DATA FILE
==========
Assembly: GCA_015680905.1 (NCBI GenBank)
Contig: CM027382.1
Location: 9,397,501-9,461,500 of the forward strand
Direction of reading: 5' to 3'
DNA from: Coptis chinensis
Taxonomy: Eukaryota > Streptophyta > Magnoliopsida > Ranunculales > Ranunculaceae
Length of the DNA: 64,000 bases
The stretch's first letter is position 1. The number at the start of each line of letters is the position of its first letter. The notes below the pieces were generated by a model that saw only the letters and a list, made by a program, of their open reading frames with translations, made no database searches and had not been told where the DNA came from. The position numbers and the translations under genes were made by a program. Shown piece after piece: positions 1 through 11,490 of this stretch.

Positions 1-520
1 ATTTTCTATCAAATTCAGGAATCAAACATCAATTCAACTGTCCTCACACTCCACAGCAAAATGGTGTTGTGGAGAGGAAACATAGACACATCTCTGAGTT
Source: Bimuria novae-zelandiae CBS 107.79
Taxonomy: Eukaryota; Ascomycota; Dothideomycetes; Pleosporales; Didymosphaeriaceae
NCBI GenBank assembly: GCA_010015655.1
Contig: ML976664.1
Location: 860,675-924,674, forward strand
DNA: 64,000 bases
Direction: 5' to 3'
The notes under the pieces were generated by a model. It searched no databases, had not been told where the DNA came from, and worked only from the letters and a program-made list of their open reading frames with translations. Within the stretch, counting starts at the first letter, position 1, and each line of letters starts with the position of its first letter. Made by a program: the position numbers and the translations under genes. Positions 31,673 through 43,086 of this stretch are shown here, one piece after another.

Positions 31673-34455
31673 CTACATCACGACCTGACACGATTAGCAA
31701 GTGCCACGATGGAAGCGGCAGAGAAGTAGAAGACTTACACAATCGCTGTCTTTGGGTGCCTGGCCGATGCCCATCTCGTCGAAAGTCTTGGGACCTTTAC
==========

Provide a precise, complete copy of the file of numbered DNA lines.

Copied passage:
Assembly: GCA_015680905.1 (NCBI GenBank)
Contig: CM027382.1
Location: 9,397,501-9,461,500 of the forward strand
Direction of reading: 5' to 3'
DNA from: Coptis chinensis
Taxonomy: Eukaryota > Streptophyta > Magnoliopsida > Ranunculales > Ranunculaceae
Length of the DNA: 64,000 bases
The stretch's first letter is position 1. The number at the start of each line of letters is the position of its first letter. The notes below the pieces were generated by a model that saw only the letters and a list, made by a program, of their open reading frames with translations, made no database searches and had not been told where the DNA came from. The position numbers and the translations under genes were made by a program. Shown piece after piece: positions 1 through 11,490 of this stretch.

Positions 1-520
1 ATTTTCTATCAAATTCAGGAATCAAACATCAATTCAACTGTCCTCACACTCCACAGCAAAATGGTGTTGTGGAGAGGAAACATAGACACATCTCTGAGTT
Source: Bimuria novae-zelandiae CBS 107.79
Taxonomy: Eukaryota; Ascomycota; Dothideomycetes; Pleosporales; Didymosphaeriaceae
NCBI GenBank assembly: GCA_010015655.1
Contig: ML976664.1
Location: 860,675-924,674, forward strand
DNA: 64,000 bases
Direction: 5' to 3'
The notes under the pieces were generated by a model. It searched no databases, had not been told where the DNA came from, and worked only from the letters and a program-made list of their open reading frames with translations. Within the stretch, counting starts at the first letter, position 1, and each line of letters starts with the position of its first letter. Made by a program: the position numbers and the translations under genes. Positions 31,673 through 43,086 of this stretch are shown here, one piece after another.

Positions 31673-34455
31673 CTACATCACGACCTGACACGATTAGCAA
31701 GTGCCACGATGGAAGCGGCAGAGAAGTAGAAGACTTACACAATCGCTGTCTTTGGGTGCCTGGCCGATGCCCATCTCGTCGAAAGTCTTGGGACCTTTAC